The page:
"Readable, informative, and simply indispensable to anyone with a serious interest in Eastern North America’s prehistory."—American Antiquity
"Will be the fundamental reference on the archeology of the north Florida area [and] the Woodland period. . . . Provides a fascinating and informative picture of how modern archaeological studies are performed and how the ideas of researchers can evolve in the face of new data. I highly recommend it."--John F. Scarry, Florida Historical Quarterly
More than a millennium ago, the Weeden Island culture flourished across the northern half of Florida and adjacent portions of the Alabama and Georgia coastal plain. For more than a century, archaeologists have marveled over the extraordinary animal effigy pottery vessels left behind by these pre-Columbian peoples in their mounds and villages.
In this volume the authors draw on north Florida archaeological excavations and site surveys to unlock the secrets of the Weeden Island culture and its magnificent ceramics. In particular, investigations at the McKeithen site, a multi-mound village site, provide information used to place the culture within the evolutionary framework of native societies in the southeastern United States. New radiocarbon dates from that site establish a firm chronological framework for Weeden Island developments.
The authors examine the role of mound-building vis-à-vis social and village organization and provide definitive assessments about the crafting of Weeden Island ceramics and the ritual and social significance of animal effigy figurines and other pottery. From a wealth of past and present field investigations and from modern laboratory analyses, conclusions are offered about Weeden Island lifeways, social structure, and sociopolitical stability.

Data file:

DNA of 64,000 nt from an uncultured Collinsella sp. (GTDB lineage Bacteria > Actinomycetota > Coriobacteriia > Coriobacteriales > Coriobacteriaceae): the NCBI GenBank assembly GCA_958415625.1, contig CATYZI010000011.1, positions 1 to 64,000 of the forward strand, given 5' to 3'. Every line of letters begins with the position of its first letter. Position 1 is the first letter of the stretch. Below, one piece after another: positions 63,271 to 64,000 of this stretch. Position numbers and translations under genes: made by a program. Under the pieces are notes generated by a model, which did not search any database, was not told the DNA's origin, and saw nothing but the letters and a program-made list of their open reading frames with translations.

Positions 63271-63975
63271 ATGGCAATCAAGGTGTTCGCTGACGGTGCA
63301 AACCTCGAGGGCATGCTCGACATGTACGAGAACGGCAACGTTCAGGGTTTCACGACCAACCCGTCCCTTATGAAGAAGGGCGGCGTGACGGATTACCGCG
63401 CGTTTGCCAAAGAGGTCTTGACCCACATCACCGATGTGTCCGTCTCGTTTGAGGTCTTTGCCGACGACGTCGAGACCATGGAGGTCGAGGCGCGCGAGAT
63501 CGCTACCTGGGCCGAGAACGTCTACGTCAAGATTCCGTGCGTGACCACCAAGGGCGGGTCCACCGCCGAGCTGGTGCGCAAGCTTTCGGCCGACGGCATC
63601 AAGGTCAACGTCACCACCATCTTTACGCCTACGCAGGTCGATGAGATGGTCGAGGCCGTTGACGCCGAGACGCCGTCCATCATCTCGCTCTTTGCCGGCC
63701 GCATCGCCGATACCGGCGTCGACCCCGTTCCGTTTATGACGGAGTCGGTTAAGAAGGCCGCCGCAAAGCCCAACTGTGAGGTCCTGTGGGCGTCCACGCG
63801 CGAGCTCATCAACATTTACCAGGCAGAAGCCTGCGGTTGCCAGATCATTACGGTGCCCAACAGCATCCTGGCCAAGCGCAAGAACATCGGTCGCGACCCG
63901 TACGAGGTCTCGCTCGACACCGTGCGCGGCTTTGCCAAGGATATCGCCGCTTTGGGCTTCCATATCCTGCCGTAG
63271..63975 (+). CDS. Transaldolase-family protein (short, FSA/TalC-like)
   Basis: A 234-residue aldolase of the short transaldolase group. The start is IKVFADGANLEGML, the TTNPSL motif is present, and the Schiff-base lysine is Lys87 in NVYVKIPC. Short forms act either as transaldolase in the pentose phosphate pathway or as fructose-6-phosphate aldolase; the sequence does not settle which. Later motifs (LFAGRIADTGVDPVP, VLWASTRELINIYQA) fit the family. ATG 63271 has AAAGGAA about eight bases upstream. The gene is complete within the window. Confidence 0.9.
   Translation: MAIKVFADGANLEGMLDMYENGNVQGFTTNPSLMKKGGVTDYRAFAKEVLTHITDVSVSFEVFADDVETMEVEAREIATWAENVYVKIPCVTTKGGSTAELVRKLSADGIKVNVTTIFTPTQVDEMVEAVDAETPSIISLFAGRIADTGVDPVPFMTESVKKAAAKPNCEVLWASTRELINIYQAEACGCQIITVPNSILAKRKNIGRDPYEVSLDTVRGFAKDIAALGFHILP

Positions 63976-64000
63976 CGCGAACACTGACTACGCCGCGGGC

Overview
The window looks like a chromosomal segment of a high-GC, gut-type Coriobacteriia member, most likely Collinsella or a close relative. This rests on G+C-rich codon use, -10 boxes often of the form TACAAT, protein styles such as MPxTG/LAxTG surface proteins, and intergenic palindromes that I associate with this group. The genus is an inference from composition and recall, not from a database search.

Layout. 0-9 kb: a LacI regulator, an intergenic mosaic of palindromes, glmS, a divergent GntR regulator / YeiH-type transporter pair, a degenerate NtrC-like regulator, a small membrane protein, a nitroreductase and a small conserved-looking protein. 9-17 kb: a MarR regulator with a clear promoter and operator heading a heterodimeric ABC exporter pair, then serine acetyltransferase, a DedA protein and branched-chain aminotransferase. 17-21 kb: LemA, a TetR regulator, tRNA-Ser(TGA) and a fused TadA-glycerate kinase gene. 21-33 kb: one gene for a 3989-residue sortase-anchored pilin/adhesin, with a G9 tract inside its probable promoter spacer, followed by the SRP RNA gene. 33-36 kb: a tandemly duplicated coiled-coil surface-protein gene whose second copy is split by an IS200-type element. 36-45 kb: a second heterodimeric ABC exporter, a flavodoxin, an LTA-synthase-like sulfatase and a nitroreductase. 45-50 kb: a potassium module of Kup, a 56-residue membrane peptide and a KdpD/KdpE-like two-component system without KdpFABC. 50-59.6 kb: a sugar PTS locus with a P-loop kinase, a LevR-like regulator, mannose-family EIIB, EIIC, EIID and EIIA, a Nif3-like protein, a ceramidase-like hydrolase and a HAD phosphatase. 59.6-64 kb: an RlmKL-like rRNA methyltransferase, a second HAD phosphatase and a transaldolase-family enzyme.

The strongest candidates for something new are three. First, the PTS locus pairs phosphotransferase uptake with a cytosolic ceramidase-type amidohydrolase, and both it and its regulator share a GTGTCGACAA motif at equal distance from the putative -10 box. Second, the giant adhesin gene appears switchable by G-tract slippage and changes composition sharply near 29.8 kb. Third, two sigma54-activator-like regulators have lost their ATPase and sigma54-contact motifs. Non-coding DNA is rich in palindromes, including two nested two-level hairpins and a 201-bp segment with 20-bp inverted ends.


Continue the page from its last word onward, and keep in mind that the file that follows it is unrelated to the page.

Archaeology of Northern Florida provides a much-needed and valuable synthesis of the Weeden Island culture, one that fundamentally alters how we view the pre-Columbian Southeast. It will be of interest to professional archaeologists, students, and that large segment of the general public that enjoys learning about the past around us.
The authors, with more than a half-century of professional experience among them, have carried out archaeological investigations across the United States. Jerald T. Milanich is author of Archaeology of Precolumbian Florida (UPF, 1994) and Florida Indians and the Invasion from Europe (UPF, 1995).
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"It is fortunate for those of us interested in Southeastern archaeology in general and the Woodland Period specifically that the University of Florida Press has re-issued this excellent book. . . . This reissue is modestly priced and of high quality and really should be read by anyone interested in the archaeology of the Southeast and in the archaeology of political organization." -- Florida Anthropologist
"Should be read by anyone interested in the archaeology of the Southeast and in the archaeology of political organization." -- Florida Anthropologist